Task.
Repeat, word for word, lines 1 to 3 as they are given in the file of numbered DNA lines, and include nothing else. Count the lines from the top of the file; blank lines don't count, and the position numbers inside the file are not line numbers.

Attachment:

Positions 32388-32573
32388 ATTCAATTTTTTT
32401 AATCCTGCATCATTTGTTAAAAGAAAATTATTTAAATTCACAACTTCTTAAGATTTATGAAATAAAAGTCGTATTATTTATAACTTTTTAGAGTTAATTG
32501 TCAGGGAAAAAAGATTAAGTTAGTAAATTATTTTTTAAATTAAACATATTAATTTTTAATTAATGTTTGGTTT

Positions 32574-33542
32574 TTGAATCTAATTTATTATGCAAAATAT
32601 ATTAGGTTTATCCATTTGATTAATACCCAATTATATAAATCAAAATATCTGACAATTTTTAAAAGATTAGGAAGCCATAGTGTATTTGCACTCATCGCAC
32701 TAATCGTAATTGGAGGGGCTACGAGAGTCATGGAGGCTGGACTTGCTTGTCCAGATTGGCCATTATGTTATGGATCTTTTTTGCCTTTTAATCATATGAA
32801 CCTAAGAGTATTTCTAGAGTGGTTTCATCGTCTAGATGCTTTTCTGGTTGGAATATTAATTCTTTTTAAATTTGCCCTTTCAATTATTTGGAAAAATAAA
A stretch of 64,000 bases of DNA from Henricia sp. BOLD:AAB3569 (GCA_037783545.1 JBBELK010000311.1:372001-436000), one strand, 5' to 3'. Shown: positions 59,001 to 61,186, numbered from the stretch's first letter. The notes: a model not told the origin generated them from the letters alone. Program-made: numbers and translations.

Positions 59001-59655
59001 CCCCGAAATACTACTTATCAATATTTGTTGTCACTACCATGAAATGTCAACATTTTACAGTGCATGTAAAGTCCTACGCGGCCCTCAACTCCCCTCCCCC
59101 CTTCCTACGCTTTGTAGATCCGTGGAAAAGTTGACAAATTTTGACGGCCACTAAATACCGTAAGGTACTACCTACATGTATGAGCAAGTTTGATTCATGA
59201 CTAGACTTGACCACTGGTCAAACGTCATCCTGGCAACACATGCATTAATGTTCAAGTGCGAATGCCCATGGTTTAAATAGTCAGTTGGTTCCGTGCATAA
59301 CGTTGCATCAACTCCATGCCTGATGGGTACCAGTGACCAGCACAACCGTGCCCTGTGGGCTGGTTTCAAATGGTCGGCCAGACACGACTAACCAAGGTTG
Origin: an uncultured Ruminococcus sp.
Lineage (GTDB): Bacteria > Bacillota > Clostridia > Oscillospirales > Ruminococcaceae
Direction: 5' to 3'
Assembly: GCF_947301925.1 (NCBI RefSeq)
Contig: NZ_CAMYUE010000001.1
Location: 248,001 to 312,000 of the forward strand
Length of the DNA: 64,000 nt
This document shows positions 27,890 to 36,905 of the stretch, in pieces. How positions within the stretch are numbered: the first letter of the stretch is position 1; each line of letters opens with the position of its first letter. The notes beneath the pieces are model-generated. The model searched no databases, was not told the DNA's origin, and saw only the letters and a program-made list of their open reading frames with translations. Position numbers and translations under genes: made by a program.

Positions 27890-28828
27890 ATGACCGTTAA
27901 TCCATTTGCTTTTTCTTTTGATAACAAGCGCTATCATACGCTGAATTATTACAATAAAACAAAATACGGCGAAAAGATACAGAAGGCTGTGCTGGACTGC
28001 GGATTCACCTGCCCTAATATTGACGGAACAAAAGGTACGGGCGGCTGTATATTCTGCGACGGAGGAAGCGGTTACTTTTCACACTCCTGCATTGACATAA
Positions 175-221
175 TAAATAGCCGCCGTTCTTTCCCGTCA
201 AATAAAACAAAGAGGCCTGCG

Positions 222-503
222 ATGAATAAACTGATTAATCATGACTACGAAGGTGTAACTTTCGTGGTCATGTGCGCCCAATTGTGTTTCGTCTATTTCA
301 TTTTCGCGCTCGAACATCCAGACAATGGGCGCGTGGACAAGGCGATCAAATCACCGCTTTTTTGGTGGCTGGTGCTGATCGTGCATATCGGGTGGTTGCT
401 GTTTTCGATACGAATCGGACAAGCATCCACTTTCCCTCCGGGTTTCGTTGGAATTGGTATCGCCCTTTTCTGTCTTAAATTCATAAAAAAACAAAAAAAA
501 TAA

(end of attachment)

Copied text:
Positions 32388-32573
32388 ATTCAATTTTTTT
32401 AATCCTGCATCATTTGTTAAAAGAAAATTATTTAAATTCACAACTTCTTAAGATTTATGAAATAAAAGTCGTATTATTTATAACTTTTTAGAGTTAATTG